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LTDM80J Ep. 01Ep. 02

LTDM80J Episode 01:
London to Brindisi (Via Paris, Mont Cenis, Turin)

Inspired by the novel of Jules Verne "Around the world in 80 days" we will listen music from every station of the heroes route, following their journey. But how and why did this journey begin?
Certainly Phileas Fogg did not travel around the world to conquer it. Nor did he express any desire to discover it. After accepting a wager, he travelled around the world, just to return back home as quickly as possible. Jules Verne, going through some difficult times both financially and personally, but at the same time inspired by the technological innovations of the time, shakes up the repetitive and predictable daily life of his hero. But what had he really gained by this long journey?

— “Had he travelled? It was likely, for no one seemed to know the world more familiarly.”

“He must have travelled every where, at least in the spirit.”

“It was at least certain that Phileas Fogg had not absented himself from London for many years. Those who were honored by a better acquaintance with him than the rest, declared that nobody could pretend to have ever seen him anywhere else.”

“He lived alone in his house on Saville Row, whither none penetrated.”

“At 8.45 the whistle screamed, and the train slowly glided out of the station.”

“The night was dark, and a fine, steady rain was falling. Phileas Fogg, snugly ensconced in his corner, did not open his lips.”

— “Reached Paris, Thursday, October 3rd, at 7.20 A.M.”

Embarking from London, we listened to Brian and Roger Eno, as well as the first recording of the sound of Big Ben. Continuing in France, excerpts from two operas that premiered in 1872 in Paris, the same year that the story takes place and the book was published. “La princesse jaune” by Saint Saens and “Djamileh” by Bizet. 14 years earlier, in 1958, Jules Verne travelled for the first time outside of France, to Scotland, with his friend, the composer Aristide Hignard. Jules Verne wrote several librettos for the compositions of Hignard, like the “Le Tankader”

— “Left Paris,  Thursday at 8.40 A.M.”

Crossing the Alps by train, via the tunnel of Mont Cenis, the first mountain railway in the world that opened in 1871, the heroes arrive at the industrial Turin.

— “Reached Turin by Mont Cenis, Friday October 5th, at 6.35 A.M.”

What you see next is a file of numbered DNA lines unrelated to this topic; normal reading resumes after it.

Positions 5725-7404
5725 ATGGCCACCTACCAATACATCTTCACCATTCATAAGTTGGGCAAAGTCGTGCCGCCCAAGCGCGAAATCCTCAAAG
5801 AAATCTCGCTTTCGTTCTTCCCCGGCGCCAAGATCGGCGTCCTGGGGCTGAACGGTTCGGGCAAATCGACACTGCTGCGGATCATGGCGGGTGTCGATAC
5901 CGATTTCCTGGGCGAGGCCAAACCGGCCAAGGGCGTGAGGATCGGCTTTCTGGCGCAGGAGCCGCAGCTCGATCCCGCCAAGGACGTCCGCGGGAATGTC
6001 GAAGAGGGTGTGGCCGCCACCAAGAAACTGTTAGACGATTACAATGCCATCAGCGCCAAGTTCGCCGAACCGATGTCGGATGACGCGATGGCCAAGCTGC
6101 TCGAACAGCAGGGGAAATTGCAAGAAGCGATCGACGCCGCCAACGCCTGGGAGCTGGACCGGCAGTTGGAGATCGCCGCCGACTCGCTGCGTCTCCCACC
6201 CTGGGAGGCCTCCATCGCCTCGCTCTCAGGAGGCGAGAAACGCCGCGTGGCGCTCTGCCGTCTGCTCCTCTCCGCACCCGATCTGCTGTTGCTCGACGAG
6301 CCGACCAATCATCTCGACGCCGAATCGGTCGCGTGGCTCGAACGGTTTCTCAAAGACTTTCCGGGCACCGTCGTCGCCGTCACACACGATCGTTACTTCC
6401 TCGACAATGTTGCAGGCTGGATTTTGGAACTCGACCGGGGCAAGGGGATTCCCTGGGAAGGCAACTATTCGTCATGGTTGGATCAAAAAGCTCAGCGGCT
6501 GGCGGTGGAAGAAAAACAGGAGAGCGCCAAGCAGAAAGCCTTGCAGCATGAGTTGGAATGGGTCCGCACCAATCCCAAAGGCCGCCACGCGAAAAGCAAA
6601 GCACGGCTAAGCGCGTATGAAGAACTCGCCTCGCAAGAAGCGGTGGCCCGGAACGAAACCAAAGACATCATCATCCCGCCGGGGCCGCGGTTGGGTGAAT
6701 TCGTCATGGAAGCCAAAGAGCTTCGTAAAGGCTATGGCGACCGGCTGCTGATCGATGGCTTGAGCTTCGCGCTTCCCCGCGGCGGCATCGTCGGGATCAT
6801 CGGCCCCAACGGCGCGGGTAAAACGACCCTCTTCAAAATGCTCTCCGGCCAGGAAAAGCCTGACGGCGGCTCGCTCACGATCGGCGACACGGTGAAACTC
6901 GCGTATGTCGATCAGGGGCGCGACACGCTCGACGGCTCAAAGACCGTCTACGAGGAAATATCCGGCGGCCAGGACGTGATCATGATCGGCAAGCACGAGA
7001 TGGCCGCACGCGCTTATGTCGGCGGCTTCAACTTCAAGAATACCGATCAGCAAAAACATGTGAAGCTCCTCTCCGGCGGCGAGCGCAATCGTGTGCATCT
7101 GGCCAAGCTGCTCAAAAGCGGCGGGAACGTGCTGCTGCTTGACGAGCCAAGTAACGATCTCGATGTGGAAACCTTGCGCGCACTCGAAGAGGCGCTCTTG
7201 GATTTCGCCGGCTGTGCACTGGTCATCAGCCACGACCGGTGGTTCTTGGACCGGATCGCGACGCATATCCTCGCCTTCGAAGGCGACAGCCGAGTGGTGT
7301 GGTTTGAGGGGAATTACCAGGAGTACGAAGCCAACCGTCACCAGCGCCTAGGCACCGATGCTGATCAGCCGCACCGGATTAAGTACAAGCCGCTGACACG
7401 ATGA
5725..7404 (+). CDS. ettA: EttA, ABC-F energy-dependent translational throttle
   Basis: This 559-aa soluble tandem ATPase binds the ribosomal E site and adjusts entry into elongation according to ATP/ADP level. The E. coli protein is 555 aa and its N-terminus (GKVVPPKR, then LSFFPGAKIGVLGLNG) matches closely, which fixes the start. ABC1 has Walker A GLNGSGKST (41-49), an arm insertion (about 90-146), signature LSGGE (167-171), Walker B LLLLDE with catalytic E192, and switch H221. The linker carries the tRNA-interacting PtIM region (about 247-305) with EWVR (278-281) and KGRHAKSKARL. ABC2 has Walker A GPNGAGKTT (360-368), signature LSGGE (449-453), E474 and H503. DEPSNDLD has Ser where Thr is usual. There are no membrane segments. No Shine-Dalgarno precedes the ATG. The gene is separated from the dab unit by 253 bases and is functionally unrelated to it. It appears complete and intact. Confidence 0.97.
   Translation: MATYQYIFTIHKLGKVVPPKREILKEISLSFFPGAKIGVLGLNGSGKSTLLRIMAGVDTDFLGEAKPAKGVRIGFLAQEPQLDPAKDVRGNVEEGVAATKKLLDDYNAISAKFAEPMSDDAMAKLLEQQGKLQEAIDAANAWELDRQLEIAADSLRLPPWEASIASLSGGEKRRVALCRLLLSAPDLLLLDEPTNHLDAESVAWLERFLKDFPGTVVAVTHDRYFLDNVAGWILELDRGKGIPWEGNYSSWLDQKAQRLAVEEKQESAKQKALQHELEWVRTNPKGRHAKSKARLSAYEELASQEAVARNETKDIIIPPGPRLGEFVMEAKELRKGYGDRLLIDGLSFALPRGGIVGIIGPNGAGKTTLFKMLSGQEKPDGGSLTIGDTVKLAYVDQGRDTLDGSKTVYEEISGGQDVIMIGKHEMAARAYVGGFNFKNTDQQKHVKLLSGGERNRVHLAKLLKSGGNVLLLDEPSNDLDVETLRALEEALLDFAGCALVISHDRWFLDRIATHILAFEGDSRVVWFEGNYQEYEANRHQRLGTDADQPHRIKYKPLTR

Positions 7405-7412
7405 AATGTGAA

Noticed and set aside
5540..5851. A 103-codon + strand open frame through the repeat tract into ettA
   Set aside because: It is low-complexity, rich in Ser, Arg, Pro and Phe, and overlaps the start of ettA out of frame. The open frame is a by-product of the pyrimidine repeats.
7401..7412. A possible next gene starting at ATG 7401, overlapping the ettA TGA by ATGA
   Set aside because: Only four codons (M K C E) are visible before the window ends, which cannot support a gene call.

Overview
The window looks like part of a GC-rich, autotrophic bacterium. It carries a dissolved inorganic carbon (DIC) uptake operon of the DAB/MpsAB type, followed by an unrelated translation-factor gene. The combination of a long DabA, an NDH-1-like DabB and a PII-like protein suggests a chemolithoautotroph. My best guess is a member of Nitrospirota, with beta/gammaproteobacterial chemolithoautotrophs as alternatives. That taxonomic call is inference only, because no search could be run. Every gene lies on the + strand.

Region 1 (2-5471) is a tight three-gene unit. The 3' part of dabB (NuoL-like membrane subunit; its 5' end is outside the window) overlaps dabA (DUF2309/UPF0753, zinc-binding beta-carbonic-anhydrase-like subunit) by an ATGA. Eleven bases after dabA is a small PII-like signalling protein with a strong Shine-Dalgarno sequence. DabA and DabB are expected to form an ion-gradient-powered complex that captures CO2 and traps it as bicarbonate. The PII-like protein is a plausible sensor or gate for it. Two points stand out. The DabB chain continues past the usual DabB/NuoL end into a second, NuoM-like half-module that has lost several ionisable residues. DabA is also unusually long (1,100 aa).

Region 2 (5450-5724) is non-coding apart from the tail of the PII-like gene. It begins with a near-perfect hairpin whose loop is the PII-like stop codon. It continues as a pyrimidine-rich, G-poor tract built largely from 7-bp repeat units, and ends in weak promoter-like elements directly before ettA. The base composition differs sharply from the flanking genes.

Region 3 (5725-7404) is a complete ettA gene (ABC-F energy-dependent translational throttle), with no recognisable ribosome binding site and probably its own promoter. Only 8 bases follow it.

— “Left Turin, Friday at 7.20 A.M.”

— “Arrived at Brindisi, Saturday, October 5th, at 4 P.M.”

LTDM80J Episode 02:
Brindisi to Mumbai (Via Suez, Aden)

Our journey continues and we are heading south east, from Brindisi to Bombay. As we have already mentioned, our story unfolds in 1872. A very important geographical breakthrough of the time, the opening of the Suez Canal happen just 3 years before the publishing of the book. Thus it inspired Jules Verne, as such a long travel was possible in a very short time. To celebrate the opening of the Suez Canal, Isma'il Pasha, Khedive of Egypt, commissioned Verdi to write the opera Aida to celebrate the opening of the Khedivial Opera House. Eventually Verdi's Rigoletto was performed instead, and Aida premiered in Cairo in 1871.

— Sailed on the Mongolia, Saturday, at 5 P.M.

The steamer Mongolia, belonging to the Peninsula and Oriental Company, built of iron, of two thousand eight hundred tons burden, and five hundred horse-power, was due at eleven o'clock A.M. on Wednesday, the 9th of October, at Suez. The Mongolia plied regularly between Brindisi and Bombay via the Suez Canal, and was one of the fastest steamers belonging to the company, always making more than ten knots an hour between Brindisi and Suez, and nine and a half between Suez and Bombay.

— Reached Suez, Wednesday, October 9th, at 11 A.M.

The weather was clear, and slightly chilly. The minarets of the town loomed above the houses in the pale rays of the sun. A jetty pier, some two thousand yards long, extended into the roadstead. A number of fishing smacks and coasting boats, some retaining the fantastic fashion of ancient galleys, were discernible on the Red Sea.

The noble steamer rode out at full steam upon the waters of the Red Sea.

— And the hours were whiled away, when the sea was tranquil,with music, dancing,and games.

But the Red Sea is full of caprice, and, as its gulfs are long and narrow, too often boisterous. When the wind came from the African or Asian coast, the Mongolia, with her long hull, rolled fearfully. Then the ladies speedily disappeared below; the pianos were silent; singing and dancing suddenly ceased. Yet the good ship ploughed straight on, unretarded by wind or wave, towards the narrows of Bab-el-Mandeb.

— What was Phileas Fogg doing all this time? It might be thought that, in his anxiety, he would be constantly watching the changes of the wind , the disorderly raging of the billows, — every chance, in short, which might force the Mongolia to slacken her speed, and thus interrupt his journey. But if he thought of these possibilities, he did not betray the fact by any outward sign. He passed through the memorable scenes of the Red Sea with cold indifference ; did not care to recognize the historic towns and villages which, along its borders, raised their picturesque outlines against the sky;

— The following night they passed through the Strait of Bab-el-Mandeb, which means in Arabic “The Bridge of Tears," and the next day they put in at Steamer Point, northwest of Aden harbor, to take on coal.

— On Sunday, October 20th, towards noon, they came in sight of the Indian coast.